SAN DIEGO (CNS) – Eight migrants drowned late Saturday when two alleged smuggling boats capsized off Black’s Beach in the Torrey Pines area,
officials said today.
“We lost eight souls,” San Diego Lifeguard Chief James Gartland said at a news conference Sunday morning. He added that so far, no survivors had been found.
Thick fog slowed rescue efforts overnight, but Coast Guard and San Diego Fire-Rescue crews were searching the water for more potential survivors or victims on Sunday.
U.S. Coast Guard officials got a call from the San Diego Police Department at 11:35 p.m. Saturday about a boat landing on Black’s Beach, Coast Guard spokesman Adam Stanton told City News Service. Gartland said an unknown person who spoke Spanish called San Diego dispatch and told them about the two vessels, holding a total of 15 people, overturning.
Lifeguards “did the best we could to recover people from the water, trying to find survivors,” Gartland said. After an hour of searching for survivors, “we were in recovery mode for five hours after that,” said Gartland, adding that access was difficult due to the tide and coastal cliffs.
Gartland said some boat passengers “may have left the beach, we’re not sure.” He said both vessels were capsized and inside the shoreline when
first responders arrived on the scene, which was hazardous due to sand bars and in-shore rip currents.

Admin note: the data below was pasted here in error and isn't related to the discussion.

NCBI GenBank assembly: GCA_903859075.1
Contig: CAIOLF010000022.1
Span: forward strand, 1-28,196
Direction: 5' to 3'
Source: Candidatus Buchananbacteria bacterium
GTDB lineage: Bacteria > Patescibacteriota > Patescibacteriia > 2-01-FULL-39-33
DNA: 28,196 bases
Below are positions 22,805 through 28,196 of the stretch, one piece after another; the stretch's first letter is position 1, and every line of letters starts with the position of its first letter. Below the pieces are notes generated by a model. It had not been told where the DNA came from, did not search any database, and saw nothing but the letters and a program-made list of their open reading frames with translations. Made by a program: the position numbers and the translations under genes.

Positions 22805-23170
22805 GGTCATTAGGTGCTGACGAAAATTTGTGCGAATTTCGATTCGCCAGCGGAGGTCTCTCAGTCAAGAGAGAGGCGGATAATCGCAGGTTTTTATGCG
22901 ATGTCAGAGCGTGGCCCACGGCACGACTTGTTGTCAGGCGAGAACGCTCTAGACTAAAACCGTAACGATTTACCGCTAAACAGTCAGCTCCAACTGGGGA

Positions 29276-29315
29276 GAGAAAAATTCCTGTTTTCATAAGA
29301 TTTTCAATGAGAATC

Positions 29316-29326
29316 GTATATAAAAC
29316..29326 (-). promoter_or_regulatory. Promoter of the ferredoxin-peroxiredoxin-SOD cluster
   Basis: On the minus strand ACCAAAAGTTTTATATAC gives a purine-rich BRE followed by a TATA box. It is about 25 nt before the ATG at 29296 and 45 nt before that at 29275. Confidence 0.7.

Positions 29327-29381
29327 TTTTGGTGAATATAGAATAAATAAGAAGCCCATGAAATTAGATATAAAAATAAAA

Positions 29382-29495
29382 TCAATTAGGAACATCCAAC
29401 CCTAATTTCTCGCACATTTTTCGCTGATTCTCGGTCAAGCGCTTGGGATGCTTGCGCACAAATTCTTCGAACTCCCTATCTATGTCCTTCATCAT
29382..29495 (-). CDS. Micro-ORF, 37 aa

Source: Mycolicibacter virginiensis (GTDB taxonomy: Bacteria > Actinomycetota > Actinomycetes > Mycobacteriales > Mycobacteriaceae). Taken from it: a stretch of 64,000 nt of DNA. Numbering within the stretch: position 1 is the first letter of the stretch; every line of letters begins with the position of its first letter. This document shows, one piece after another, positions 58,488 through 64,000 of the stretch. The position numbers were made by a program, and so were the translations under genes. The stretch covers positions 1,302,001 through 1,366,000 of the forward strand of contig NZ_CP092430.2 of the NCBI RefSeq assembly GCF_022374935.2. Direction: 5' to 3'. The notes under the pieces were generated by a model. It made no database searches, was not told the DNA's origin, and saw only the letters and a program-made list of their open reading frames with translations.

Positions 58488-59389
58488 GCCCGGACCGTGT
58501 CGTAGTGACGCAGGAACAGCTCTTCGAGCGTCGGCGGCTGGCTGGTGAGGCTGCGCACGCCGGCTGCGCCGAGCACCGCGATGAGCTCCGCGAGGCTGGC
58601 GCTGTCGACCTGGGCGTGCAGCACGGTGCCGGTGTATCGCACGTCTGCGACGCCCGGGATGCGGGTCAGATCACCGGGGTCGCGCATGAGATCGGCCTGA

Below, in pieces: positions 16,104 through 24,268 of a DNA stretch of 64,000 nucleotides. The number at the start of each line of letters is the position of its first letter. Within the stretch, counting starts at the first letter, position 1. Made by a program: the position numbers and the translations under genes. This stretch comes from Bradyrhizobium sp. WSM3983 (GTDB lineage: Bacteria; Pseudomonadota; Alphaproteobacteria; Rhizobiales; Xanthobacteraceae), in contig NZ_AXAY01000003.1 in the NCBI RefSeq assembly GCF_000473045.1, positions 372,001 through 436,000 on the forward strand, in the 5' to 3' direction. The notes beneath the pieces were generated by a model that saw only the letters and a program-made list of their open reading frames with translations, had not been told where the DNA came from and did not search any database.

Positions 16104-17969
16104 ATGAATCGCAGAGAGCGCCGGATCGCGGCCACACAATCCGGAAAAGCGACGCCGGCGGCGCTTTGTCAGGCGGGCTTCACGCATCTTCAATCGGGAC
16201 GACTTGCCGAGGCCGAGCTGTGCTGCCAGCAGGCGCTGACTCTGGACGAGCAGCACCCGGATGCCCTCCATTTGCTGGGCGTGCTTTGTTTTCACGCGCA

He explained that long in-shore holes can cause rip currents to pull people back out to sea, adding that surf conditions on Saturday night were only a 3-foot swell.
“This is one of the worst maritime smuggling tragedies that I can think of in California, certainly here in the city of San Diego,” Gartland
“This is not necessarily people trying to find a better life,” said Capt. James Spitler, sector commander for the U.S. Coast Guard San Diego.
“This is part of a trans-national criminal organization effort to smuggle people into the United States. These people are often labor-trafficked and sex- trafficked when they arrive.”
San Diego Fire-Rescue officials said the lifeguard dispatcher used GPS coordinates from the reporting party’s cell phone to establish a location, about 800 yards north of the base of Black Gold Road. The first lifeguard unit to arrive couldn’t access the beach due to high tide and headed north, wading through knee- to waist-deep water.
“After a couple hundred yards, lifeguards on the beach reached dry sand and then began to find lifeless bodies and two overturned pangas spread over an area of about 400 yards,” the SDFD stated. “The first lifeguards on scene triaged a total of seven bodies — all were deceased.”
Lifeguards pulled the victims from knee-deep water and the waterline, and onto dry sand. Federal and military responders found the eighth body, the SDFD said. Authorities also found several life jackets and fuel barrels, according to the SDFD.
All the victims were turned over to the county Medical Examiner’s Office at the base of Black Gold Road. Along with the Coast Guard and the SDFD, San Diego lifeguards were assisted by the San Diego Police Department and UC San Diego police, the state lifeguard agency, U.S. Customs and Border Patrol, Air Force and Marine operations.